I met the 37-year-old Fain, who’s tall with messy brown hair and an enthusiastic grin, in a tidy waiting room at the back of the building. He was wearing a flannel shirt, jeans, and comfortable tennis shoes. But that was not what he wore when we headed into the adjacent room. Instead, we zipped our bodies into papery hazmat suits, tucked our hair into nets, and placed protective booties over our shoes.

The moment we walked into the spotless, brightly lit room, occupied with rows of tall remote-controlled towers that contained trays of leafy greens under LED lights, Fain morphed into a giddy, considerably healthier Willy Wonka. A single attendant had ordered the farm’s autonomous robotic forklifts to lower the portable crops onto conveyor belts and send them toward us. We walked up to their landing table, and with a pair of mini scissors, Fain began snipping leaf after leaf for me to taste. First came the arugula (which he called “crisp and peppery”), then the purple bok choy (“It’s, like, amazingly good”), then the spicy mustard greens that the executive chef at the Manhattan restaurant Craft had specifically requested (the owner, Top Chef star Tom Colicchio, is an investor in Bowery). Each sample was a pristine vision of plant life, with zero sign of the unsightly deformities that come from bugs and dirt — the risks of being grown outdoors.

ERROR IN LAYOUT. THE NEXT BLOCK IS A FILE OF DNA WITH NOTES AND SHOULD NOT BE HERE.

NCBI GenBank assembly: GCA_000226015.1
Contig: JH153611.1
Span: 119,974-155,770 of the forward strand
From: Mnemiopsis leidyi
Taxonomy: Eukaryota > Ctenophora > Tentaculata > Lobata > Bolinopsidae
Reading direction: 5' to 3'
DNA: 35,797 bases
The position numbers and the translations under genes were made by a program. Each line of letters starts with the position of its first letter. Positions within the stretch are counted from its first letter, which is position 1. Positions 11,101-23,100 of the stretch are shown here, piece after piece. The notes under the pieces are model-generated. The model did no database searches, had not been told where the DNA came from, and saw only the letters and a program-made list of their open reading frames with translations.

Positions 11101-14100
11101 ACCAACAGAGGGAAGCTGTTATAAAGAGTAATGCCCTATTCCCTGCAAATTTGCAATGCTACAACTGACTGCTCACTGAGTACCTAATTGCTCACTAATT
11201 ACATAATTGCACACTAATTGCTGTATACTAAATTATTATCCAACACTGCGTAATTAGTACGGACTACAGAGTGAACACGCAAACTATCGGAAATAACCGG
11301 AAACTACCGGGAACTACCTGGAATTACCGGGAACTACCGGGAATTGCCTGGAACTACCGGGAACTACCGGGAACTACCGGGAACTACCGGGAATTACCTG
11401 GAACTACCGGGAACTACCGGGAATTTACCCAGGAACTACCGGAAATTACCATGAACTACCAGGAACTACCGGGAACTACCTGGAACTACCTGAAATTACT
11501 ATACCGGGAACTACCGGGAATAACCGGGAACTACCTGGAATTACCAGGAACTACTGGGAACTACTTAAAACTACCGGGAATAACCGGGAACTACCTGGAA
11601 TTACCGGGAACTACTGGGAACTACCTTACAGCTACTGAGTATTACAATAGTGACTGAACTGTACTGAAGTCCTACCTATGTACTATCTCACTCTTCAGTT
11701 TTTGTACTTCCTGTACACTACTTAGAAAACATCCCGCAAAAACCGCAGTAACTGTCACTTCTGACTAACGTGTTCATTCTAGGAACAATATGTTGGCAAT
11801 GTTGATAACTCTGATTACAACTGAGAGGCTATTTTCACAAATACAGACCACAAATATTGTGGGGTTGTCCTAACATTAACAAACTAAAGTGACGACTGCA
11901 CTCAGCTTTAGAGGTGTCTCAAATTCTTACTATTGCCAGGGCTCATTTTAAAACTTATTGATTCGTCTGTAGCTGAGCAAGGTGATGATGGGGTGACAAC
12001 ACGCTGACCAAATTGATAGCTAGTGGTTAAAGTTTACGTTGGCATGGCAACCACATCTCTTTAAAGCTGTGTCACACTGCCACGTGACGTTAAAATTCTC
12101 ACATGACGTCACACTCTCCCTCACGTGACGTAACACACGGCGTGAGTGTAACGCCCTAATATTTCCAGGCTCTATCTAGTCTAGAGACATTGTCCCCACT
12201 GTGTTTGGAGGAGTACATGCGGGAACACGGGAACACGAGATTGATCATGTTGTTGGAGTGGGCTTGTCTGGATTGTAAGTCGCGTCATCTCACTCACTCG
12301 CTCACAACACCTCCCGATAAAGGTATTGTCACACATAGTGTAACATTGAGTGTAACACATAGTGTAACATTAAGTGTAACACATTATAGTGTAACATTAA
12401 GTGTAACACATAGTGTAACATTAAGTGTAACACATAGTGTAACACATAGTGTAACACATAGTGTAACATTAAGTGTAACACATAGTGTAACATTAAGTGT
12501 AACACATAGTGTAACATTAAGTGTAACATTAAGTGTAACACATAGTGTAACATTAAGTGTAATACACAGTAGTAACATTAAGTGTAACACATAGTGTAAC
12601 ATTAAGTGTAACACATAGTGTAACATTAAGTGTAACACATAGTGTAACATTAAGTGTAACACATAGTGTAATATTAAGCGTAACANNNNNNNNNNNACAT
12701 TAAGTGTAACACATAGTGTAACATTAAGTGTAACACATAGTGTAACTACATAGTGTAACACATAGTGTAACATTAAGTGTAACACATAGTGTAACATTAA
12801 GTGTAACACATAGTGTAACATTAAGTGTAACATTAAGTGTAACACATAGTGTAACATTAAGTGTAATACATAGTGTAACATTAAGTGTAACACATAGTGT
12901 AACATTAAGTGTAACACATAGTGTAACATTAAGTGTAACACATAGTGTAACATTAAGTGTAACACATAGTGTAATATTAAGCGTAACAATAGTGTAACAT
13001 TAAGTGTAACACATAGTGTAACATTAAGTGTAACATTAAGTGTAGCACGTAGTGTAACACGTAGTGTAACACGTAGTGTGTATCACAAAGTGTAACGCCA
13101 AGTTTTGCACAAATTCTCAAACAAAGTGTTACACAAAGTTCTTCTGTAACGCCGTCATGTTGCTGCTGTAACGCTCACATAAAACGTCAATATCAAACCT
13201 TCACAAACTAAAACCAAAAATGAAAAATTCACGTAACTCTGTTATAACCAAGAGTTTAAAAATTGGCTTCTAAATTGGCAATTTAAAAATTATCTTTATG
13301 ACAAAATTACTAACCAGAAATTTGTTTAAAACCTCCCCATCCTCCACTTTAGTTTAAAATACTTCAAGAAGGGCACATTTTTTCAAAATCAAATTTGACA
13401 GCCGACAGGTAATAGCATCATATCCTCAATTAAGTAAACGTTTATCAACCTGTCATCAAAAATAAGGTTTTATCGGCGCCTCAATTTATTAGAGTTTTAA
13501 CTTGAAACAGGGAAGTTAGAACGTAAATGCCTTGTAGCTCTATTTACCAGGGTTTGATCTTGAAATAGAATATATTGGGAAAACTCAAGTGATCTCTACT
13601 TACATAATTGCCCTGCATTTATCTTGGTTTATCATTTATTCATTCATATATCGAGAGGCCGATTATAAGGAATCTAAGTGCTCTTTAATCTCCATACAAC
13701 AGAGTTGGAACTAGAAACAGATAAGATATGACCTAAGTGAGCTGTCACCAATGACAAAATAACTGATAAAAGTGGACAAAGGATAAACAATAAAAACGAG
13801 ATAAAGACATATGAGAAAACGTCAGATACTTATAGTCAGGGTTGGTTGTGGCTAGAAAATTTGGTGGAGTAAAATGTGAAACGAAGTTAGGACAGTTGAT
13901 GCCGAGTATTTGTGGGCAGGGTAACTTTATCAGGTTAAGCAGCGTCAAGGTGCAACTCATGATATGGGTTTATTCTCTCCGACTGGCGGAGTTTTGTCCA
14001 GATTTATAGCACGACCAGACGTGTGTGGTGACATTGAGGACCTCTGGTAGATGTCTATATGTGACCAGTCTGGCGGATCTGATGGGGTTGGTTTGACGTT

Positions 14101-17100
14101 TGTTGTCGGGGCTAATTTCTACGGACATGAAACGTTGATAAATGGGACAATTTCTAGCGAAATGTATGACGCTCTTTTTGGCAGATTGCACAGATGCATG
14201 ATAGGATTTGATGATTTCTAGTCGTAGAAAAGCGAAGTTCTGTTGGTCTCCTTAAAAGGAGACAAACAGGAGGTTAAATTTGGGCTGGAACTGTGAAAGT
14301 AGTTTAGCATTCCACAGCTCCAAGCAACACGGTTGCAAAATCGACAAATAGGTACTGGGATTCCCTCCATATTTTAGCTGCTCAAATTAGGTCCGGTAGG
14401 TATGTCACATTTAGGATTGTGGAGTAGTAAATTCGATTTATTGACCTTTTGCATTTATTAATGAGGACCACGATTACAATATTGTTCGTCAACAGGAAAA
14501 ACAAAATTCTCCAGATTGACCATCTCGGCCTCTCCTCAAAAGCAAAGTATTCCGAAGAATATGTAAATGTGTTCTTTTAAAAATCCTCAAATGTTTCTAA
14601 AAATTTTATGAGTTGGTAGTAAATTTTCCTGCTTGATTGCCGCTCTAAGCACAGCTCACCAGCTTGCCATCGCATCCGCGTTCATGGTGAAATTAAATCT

And then there was the kale.

“One of the compliments our kale gets a lot is: ‘Man, I never liked kale, but I had to like kale, and I actually really like your kale,’” Fain said.

A begrudging kale consumer myself, I took a skeptical bite and was pleasantly surprised. I tasted no hints of the bitter chalkiness associated with the superfood. It was light and sweet and unusually fresh compared with the produce at my local Key Food. All this, without ever coming into contact with the outside world.

But the kale wasn’t delicious simply because it was grown without pesticides, or because Fain, who previously ran a customer loyalty software startup, has a green thumb. The kale was delicious because, in addition to maintaining a mostly autonomous farming system, Bowery uses proprietary software that collects data points about what influences a plant’s health, growth rate, yield, and factors that affect its flavor. According to Fain, it analyzes the information in real time, and automatically pushes out changes to the treatments of crops as it sees fit. I liked the kale in part because its growing conditions were dictated to a microscopic degree by machine-learning software that Fain lovingly calls “FarmOS.”